It depends on the film, what you need for it, and the origins. It’s all over the map. This film couldn’t be more independent, but it’s Paramount! I don’t make distinctions about who’s financing or what the deal is. It’s about what the story needs, what the scope is, where it wants to live. Not getting in trouble, staying out of trouble is my thing.
A little trouble can be good.
Well, I don’t want a bad creative experience, or to end up making movies no one wants… I don’t know. I try to avoid bad experiences.
Have you done a film you’d call a bad experience?
No! I think I’m good, I’ve walked away from things before they got bad. When I saw the writing on the wall, I thought “they’re not going to be happy,” or if I’m not set up to succeed. That’s when I try not to proceed. There’s always things to learn from. This one was probably one of the smoother experiences all the way down the line. Great relations with the cast, they were wonderful, and the production was very smooth, there was just enough time and money. Often everybody’s great, I just don’t have enough time, the schedule and budget is so tight that it’s really fraught. This was just enough, just enough time and money to do it right. ‘Dazed’ was fun, too, but it was just tough. It was a studio film, and my trial by fire. I had to kinda earn everything, amongst skepticism.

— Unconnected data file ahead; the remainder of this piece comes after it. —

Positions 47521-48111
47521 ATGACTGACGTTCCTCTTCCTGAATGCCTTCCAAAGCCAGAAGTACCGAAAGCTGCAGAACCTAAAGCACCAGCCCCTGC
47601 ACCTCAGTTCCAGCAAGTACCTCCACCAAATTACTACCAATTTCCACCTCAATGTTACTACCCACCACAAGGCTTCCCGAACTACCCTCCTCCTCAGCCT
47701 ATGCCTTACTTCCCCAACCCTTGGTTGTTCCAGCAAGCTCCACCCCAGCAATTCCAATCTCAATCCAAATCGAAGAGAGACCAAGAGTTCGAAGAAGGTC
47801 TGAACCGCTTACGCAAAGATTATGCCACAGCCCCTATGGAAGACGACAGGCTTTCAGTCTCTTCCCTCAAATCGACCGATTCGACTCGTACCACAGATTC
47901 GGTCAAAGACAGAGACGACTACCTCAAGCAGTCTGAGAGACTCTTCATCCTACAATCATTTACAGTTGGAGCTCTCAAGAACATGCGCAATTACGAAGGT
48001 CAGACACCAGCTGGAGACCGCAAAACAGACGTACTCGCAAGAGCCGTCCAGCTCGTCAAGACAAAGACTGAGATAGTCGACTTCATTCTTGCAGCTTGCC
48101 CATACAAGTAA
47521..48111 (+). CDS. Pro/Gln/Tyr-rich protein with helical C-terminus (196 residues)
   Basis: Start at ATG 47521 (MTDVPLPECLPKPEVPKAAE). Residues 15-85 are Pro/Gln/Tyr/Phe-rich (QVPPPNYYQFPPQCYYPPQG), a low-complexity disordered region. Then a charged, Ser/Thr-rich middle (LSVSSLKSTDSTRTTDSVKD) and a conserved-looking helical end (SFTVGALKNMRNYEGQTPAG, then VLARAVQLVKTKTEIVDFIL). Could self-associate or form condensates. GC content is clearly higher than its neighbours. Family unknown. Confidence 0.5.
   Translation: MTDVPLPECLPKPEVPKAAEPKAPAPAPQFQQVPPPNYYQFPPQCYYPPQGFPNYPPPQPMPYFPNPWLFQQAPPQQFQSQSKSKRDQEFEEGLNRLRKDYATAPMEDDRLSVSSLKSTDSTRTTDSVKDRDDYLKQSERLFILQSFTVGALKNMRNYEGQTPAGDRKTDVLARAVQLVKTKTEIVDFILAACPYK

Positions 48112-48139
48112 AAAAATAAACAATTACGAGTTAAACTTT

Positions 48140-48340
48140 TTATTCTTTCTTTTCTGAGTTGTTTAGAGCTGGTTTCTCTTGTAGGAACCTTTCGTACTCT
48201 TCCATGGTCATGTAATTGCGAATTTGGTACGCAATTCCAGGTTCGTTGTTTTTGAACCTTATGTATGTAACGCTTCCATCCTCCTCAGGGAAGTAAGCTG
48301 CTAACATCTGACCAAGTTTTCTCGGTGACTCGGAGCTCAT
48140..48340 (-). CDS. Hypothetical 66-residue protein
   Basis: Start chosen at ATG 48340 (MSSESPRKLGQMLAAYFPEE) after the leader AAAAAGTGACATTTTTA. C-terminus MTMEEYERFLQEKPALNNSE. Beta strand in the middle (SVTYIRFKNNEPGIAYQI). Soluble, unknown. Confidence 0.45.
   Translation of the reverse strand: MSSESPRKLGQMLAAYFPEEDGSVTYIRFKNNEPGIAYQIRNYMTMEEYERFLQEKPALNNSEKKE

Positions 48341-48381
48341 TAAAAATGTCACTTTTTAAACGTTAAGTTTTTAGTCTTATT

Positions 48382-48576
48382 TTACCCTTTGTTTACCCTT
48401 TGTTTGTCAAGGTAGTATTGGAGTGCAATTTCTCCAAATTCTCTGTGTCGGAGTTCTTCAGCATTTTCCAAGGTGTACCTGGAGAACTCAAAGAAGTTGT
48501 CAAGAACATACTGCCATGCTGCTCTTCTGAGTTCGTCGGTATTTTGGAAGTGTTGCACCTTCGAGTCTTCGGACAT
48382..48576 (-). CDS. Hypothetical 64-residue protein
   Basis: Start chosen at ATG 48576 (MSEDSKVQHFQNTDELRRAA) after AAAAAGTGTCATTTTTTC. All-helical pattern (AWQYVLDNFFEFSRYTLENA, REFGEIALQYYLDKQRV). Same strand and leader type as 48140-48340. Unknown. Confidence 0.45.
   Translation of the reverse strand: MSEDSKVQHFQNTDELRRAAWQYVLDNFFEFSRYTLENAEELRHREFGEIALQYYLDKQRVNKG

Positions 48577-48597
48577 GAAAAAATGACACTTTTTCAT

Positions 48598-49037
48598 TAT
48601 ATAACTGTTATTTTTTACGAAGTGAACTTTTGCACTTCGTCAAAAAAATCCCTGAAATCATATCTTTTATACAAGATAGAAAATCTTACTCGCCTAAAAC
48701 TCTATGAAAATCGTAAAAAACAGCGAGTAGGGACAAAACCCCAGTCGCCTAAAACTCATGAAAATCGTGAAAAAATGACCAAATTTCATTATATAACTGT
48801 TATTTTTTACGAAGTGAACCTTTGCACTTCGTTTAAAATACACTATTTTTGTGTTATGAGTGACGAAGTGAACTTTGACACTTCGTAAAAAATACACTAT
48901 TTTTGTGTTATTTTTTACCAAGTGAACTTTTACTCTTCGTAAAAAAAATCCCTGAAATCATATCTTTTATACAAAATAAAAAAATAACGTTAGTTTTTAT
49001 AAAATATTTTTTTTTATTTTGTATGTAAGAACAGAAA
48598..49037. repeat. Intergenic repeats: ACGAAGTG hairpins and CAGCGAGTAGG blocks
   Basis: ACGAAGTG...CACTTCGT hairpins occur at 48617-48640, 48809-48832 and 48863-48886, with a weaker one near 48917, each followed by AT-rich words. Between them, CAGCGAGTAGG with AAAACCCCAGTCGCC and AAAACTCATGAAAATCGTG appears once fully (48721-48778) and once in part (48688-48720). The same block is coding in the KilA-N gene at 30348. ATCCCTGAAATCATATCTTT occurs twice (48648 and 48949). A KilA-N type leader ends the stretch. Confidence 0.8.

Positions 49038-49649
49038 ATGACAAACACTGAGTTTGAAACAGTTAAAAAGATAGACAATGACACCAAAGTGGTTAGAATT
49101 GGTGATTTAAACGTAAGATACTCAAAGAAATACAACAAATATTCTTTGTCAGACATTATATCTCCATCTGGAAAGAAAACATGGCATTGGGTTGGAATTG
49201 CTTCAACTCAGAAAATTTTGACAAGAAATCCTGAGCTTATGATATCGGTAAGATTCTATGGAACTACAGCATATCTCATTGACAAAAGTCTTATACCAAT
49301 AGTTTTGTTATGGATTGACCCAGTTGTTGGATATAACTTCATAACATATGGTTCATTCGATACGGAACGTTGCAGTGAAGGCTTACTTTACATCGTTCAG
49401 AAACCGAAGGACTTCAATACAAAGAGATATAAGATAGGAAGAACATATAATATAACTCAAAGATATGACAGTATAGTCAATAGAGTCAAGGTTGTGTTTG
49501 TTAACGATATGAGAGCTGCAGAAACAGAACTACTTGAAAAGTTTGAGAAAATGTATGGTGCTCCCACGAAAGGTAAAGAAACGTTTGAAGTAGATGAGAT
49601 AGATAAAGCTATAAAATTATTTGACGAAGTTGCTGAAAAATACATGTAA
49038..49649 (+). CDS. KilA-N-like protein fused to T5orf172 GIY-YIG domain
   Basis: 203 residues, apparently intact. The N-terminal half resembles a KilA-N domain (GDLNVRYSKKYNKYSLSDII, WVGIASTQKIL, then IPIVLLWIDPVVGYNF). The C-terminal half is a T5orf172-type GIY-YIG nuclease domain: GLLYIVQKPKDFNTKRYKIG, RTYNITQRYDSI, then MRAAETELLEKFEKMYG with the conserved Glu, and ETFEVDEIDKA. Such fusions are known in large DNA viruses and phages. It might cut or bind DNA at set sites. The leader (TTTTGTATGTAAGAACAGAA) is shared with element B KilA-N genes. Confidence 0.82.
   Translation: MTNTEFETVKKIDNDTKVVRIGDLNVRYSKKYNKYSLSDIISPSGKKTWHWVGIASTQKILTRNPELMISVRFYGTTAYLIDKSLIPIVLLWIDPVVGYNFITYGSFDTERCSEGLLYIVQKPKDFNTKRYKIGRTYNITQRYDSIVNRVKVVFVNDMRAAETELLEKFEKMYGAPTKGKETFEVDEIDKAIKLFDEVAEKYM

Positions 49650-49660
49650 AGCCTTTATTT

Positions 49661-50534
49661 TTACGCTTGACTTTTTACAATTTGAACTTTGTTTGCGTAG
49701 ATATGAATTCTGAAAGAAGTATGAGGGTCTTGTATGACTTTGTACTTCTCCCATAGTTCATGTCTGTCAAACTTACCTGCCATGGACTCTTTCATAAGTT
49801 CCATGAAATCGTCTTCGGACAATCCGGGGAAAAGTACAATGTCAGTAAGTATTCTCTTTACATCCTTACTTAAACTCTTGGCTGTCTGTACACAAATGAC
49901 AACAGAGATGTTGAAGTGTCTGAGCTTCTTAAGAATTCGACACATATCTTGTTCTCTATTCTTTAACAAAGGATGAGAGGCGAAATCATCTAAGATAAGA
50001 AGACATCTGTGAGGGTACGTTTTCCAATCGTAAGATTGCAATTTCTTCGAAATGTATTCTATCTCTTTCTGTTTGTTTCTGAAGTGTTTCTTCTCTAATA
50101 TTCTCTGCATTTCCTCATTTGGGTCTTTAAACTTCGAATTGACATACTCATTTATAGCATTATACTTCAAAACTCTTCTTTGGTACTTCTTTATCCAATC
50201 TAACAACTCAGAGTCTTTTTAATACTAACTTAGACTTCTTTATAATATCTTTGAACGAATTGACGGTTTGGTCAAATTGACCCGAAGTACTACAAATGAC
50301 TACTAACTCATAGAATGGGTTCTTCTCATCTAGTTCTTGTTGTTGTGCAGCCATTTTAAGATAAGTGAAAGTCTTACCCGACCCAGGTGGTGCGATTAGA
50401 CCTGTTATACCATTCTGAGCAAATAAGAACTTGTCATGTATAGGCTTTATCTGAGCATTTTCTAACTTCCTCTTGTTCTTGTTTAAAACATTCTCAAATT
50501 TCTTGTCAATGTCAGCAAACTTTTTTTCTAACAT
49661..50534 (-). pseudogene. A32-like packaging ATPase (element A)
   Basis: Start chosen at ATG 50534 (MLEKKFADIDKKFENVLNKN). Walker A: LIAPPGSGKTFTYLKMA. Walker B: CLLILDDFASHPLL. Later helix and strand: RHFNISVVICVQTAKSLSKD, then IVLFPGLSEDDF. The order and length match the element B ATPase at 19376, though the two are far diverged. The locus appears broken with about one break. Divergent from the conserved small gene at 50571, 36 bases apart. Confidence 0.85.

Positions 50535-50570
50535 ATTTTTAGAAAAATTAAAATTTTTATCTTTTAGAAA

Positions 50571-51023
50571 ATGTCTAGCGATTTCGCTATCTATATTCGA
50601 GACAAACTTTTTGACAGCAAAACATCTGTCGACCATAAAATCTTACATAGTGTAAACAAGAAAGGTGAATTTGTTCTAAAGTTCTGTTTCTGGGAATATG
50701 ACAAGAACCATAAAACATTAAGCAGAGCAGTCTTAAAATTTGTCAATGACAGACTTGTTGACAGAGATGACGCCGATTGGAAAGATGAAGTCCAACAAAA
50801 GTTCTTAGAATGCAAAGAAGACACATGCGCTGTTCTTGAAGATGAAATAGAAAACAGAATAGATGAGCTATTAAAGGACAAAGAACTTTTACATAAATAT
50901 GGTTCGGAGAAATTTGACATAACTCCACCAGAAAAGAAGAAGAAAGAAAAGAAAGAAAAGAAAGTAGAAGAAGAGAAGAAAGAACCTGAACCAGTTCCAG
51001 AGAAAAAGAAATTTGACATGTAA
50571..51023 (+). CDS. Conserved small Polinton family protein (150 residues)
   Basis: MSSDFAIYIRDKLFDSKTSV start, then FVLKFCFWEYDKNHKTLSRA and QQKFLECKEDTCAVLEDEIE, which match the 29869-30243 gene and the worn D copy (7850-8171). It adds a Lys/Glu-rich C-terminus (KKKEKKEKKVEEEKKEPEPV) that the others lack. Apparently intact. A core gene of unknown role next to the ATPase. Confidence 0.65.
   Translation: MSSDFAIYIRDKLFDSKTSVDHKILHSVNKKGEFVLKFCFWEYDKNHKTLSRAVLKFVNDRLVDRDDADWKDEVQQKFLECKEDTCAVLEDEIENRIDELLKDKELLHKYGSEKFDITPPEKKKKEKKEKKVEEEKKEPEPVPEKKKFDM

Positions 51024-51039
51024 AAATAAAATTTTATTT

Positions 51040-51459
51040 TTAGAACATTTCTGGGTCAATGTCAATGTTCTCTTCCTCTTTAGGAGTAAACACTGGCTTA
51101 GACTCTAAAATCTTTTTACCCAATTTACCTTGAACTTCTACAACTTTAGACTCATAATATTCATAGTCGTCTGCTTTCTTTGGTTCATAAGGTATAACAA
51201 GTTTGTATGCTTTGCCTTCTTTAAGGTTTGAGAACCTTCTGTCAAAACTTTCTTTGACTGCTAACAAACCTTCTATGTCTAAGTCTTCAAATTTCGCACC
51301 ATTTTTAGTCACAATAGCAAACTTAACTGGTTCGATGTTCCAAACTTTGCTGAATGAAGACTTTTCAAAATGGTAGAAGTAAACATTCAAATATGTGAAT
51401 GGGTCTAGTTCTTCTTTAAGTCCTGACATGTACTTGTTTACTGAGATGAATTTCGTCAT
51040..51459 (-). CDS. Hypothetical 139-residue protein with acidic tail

“Everybody Wants Some!!” is now playing. Listen to further podcast talks with Richard Linklater below.